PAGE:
Japanese men are showing a “softer” side at work and in the home but some of their traditional masculine attitudes are still prevailing, according to new research by Cambridge University.

Graduates and academics have produced a book looking at how Japanese men are slowly changing their approach to home and work life in the midst of wider shifts in society and greater economic uncertainty.

The research, however, indicates the changes may be less substantial than they appear at first glance. There is suspicion that media images of “new” and “cool” men could be more to do with advertisers trying to tap new markets.

The authors of “Cool Japanese Men: Studying New Masculinities at Cambridge” found that, despite the hype, Japanese men are still asserting their dominance in society and women’s positions have not changed radically.

The book published by Lit Verlag also looks at Japanese men who tend to shun mainstream lifestyles and are considered otaku, meaning geeks.

Brigitte Steger, a senior lecturer in modern Japanese studies who edited the research alongside colleague Angelika Koch, said not much has changed.

“Although men are starting to have a softer side and help women, the basic postwar gender division of labor and male domination has not been radically questioned.

“The research shows that while ostensibly men are taking on more female characteristics, such as being more attentive, looking after their appearance and taking care of children, it is within a frame of masculinity: protecting other people and being tough, hard and successful.”

Steger said there is now more diversity in Japan in terms of careers, but the corporate world has not seen radical change and in some ways the demands on men are even stronger.

“There’s appreciation for a more wholesome, softer man but they have to do that in addition to what they did before; it’s not an exchange,” she said.

In one of the chapters, researchers Christopher Tso and Nanase Shirota examine Japan’s self-help literature on grooming and listening skills for businessmen.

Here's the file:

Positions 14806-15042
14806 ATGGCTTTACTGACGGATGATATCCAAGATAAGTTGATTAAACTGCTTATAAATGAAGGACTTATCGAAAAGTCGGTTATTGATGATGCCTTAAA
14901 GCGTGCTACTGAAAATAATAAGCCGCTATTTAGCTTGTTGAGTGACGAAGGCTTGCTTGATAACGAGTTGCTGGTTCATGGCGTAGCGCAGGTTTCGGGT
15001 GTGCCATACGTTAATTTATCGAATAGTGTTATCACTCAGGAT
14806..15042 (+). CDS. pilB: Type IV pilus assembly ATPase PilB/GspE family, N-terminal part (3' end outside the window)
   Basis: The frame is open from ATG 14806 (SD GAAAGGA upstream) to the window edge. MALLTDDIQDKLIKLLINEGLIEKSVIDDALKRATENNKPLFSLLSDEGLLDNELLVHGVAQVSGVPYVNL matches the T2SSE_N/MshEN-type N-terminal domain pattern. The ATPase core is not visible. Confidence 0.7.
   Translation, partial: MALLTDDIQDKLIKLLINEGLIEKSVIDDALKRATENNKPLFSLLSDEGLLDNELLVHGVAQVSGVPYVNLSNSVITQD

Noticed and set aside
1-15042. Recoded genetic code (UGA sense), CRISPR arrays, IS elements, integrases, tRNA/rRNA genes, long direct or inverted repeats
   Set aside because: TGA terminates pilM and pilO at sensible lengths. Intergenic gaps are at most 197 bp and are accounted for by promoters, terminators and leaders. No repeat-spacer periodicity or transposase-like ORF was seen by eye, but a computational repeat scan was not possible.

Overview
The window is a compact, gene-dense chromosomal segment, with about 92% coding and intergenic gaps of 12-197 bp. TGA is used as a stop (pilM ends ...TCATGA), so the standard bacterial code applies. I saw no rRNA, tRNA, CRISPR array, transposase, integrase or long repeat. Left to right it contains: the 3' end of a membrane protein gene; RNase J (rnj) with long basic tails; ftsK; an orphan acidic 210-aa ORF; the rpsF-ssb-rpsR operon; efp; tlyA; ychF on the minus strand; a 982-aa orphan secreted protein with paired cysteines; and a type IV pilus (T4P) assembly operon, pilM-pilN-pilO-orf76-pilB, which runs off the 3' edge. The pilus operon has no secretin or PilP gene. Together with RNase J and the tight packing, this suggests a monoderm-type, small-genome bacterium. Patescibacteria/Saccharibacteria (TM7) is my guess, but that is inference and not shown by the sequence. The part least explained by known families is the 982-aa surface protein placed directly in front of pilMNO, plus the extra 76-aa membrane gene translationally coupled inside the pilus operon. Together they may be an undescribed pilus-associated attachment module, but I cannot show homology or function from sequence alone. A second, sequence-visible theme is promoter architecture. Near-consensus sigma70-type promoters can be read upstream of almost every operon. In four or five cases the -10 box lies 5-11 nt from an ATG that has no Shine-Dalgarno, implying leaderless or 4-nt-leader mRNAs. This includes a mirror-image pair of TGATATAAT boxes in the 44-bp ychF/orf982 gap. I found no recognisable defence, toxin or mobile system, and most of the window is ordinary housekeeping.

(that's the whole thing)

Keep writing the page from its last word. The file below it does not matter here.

Readers of such material are urged to avoid becoming oyaji — older salarymen who are often considered scruffy, preachy and inattentive, while having an aged smell called kareishu in Japanese.

Men are given advice on everything from eyebrow plucking, facials and hair removal to aromatherapy.

The material advises modern businessmen to listen attentively and empathetically to all colleagues, even their most junior. In this way, they will become more successful at work as well as more attractive to the opposite sex.

Tso and Shirota write, “Although such men may represent a gentle, more caring form of masculinity, keen to discuss emotions and distinct from the loud-mouthed, visually offensive oyaji, we have seen that within the social context of a stagnant economy and aging workforce the self-help literature still very much reproduces orthodox corporate masculine traits.”

The researchers said that while this new type of businessman “keeps his body odor in check and listens attentively” it is “not necessarily because he is more caring and wants to put himself on an equal footing with those around him, but to prove his conformity to familiar traits of masculinity that value his productivity and dominance over less worthy men and all women.”

Tso and Shirota did sound a note of optimism, however, writing, “A beautiful and attentive businessman does nonetheless show some change in masculinity, which in the future might open up possibilities for further change in society, including a general shift away from patriarchal attitudes in Japan.”

The research goes on to explore the phenomenon of ikumen: cool fathers who take an active role in raising children.

In recent years, men have been encouraged to be more involved dads through flattering campaigns comparing ikumen to superheroes.

Hannah Vassallo, who researched this chapter of the book, found fathers are indeed taking a more active role in parenting and that many found this natural and enjoyable.

However, in reality, she found ikumen often come up against prejudices and find themselves having to conform to long working hours and relegate most of the child care to the mothers.

Vassallo also discovered that a lot of the publicity around ikumen reinforced stereotypes of strong men who provide “support” and “understanding” to their wives.

Gender dynamics is another area that is explored in a university hip-hop dance club and finds women failing to assert themselves with the men for fear of losing their femininity.

Interaction between otaku and the “idol” bands, chiefly AKB48, is also examined.

The idols are often styled as schoolgirls and act in a childlike and helpless manner, which many of their fans, who are mainly single, find particularly appealing. The images projected are sexualized and the fans frequently describe having protective and fatherly affections toward the girls.

In another study in the book, Rosie Dent-Spargo concluded: “In an era when Japanese masculinities are increasingly under threat, the image of the infantilized, sexually objectified adolescent idol has captured the otaku cultural imagination because it empowers them. As one fan put it, ‘They make me feel brave.’ “

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